Siting & Permitting
Siting and permitting a solar power plant is no small feat. Land use, access to transmission, and water rights must be considered, and securing access to a suitable site is only the first step in the siting process. Solar power plants are subject to strict review processes through federal, state, and local regulators. Solar companies provide detailed project construction plans, conduct numerous environmental studies, and propose mitigation strategies to aid in this process. These practices, as well as today’s utility-scale solar power technologies, ensure that any environmental impact is minimized.
The majority of solar power plants today are located on privately-held land. When a power plant is proposed on private land, various state and local agencies must grant the necessary approvals prior to construction.
The siting and permitting process can take more than three to five years to complete. SEIA supports the adoption of best practices and policies that expedite the permitting of worthy projects.
When power plants are proposed on federal land managed by the U.S. Bureau of Land Management (BLM), the BLM, in coordination with other agencies such as the U.S. Fish and Wildlife Service and state and local authorities, is authorized to permit development of solar and other energy projects. SEIA supports the use of federal land for solar power plant development and is actively engaged in BLM’s process for crafting the rules that govern how a solar power plant is permitted and built. This process is the programmatic environmental impact statement (PEIS) for solar energy.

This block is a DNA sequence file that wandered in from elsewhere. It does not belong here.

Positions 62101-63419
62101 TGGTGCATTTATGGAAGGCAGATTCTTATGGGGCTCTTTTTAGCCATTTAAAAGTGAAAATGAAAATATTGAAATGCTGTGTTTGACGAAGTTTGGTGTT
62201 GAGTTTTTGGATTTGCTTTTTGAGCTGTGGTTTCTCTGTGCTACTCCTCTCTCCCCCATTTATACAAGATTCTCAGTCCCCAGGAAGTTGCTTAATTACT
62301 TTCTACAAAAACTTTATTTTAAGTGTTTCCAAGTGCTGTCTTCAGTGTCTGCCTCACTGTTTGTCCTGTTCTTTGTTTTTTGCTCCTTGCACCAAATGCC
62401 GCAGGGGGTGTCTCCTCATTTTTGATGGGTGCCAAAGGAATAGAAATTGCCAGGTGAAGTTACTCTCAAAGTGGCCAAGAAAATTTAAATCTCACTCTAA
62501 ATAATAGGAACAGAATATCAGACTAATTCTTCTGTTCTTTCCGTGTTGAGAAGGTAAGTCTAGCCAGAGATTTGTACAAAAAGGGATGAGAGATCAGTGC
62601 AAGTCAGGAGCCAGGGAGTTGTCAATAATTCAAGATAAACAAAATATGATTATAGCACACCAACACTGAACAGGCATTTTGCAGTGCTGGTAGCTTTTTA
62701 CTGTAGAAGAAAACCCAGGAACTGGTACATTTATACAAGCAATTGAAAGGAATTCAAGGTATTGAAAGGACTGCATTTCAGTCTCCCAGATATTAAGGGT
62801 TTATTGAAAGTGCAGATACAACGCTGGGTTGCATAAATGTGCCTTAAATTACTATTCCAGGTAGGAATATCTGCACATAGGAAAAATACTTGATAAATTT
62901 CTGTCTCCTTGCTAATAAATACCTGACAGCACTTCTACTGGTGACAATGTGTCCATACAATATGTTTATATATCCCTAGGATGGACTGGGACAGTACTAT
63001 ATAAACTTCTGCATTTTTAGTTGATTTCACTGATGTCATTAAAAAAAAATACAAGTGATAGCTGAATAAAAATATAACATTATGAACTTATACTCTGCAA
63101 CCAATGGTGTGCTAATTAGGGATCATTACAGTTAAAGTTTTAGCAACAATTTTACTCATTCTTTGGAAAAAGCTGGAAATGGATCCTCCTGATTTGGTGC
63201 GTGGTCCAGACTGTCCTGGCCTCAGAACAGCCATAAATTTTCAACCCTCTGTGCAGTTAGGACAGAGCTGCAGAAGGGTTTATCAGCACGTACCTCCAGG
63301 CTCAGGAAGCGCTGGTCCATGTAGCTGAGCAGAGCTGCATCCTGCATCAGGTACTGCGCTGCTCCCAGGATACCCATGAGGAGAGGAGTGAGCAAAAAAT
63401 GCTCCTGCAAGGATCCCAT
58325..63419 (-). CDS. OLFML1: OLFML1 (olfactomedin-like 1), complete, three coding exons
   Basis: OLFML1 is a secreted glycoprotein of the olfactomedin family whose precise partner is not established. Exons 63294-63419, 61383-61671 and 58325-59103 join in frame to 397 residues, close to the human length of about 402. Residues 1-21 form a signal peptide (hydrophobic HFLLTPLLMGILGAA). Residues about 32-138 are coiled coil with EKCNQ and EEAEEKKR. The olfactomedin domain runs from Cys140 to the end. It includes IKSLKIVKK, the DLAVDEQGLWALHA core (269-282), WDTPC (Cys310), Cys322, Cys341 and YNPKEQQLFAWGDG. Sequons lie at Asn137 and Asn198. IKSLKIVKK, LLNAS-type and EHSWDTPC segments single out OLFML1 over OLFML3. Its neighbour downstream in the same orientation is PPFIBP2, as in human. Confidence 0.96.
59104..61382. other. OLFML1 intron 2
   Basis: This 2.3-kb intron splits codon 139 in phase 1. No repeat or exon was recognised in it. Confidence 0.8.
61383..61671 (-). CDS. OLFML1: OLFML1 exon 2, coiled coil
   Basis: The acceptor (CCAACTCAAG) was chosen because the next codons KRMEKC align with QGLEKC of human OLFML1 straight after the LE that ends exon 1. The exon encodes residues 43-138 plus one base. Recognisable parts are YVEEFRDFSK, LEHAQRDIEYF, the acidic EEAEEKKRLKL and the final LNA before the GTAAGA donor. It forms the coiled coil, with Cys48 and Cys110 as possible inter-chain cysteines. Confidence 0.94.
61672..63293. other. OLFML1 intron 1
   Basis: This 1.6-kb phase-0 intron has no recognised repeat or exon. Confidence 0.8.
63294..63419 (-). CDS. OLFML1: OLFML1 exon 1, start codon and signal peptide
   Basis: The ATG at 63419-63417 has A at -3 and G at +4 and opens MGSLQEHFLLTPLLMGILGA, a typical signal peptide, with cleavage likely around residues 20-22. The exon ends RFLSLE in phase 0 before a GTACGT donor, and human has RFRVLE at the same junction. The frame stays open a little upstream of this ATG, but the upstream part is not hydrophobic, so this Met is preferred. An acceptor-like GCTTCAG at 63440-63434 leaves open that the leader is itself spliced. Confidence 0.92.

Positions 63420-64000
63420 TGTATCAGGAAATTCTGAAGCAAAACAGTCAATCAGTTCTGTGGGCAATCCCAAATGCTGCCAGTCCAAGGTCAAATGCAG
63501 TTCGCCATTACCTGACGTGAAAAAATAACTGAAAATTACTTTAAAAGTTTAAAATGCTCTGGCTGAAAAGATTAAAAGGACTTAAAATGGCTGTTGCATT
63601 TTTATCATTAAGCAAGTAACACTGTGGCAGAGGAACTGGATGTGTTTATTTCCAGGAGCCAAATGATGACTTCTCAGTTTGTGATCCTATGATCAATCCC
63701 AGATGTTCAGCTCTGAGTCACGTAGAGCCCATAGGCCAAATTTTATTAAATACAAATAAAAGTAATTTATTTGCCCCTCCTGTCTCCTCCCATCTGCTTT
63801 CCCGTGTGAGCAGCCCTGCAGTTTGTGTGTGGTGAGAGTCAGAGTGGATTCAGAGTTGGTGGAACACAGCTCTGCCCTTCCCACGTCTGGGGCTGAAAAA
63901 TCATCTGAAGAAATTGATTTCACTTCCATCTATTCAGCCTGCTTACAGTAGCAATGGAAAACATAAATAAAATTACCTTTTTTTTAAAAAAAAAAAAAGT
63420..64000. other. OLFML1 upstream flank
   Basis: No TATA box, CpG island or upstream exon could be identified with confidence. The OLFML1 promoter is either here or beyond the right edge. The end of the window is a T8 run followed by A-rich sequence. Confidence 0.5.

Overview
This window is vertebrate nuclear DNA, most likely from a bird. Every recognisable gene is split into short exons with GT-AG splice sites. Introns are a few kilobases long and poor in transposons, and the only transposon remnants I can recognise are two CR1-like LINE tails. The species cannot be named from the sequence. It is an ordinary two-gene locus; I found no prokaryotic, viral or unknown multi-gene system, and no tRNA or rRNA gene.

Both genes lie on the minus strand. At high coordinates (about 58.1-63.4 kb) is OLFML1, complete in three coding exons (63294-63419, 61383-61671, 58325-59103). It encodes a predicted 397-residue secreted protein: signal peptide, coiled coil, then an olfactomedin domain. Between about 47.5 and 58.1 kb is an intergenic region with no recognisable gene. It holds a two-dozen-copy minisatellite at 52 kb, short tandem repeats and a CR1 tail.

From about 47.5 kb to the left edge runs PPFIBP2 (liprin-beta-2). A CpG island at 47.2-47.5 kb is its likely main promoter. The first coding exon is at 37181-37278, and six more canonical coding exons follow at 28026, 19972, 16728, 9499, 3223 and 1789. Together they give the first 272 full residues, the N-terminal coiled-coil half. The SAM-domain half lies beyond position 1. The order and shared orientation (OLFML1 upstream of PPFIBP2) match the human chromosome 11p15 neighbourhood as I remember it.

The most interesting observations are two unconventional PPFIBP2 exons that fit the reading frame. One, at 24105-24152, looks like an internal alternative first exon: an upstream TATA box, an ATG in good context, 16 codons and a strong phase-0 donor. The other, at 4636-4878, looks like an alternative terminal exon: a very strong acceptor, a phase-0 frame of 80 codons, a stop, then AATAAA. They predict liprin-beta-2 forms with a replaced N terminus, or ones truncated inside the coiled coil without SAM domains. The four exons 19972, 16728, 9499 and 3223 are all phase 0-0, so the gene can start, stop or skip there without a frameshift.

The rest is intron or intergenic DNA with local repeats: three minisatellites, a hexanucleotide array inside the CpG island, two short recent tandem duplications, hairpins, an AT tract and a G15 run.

Development of the Solar Energy Programmatic Environmental Impact Statement
In December 2010, BLM and the Department of Energy (DOE) released a Solar Energy Development Draft Programmatic Environmental Impact Statement (PEIS) to guide the development of USP projects on BLM-managed lands for the next two decades. In October 2011, BLM and DOE issued a Supplement to the Draft Programmatic Environmental Impact Statement (PEIS) to provide more guidance on the solar energy zones (SEZs) as well as the process for developing solar energy facilities outside the zones.
SEIA filed comments in response to both documents advocating for pending applications to be approved under existing policies; a variance process for solar outside of the zones that is clear and flexible; an expedited process for adopting new zones; and coordination between BLM and transmission planning entities. SEIA expects the Final PEIS to be issued in fall 2012. See SEIA comments on the solar PEIS
Read more about Utility-Scale Solar.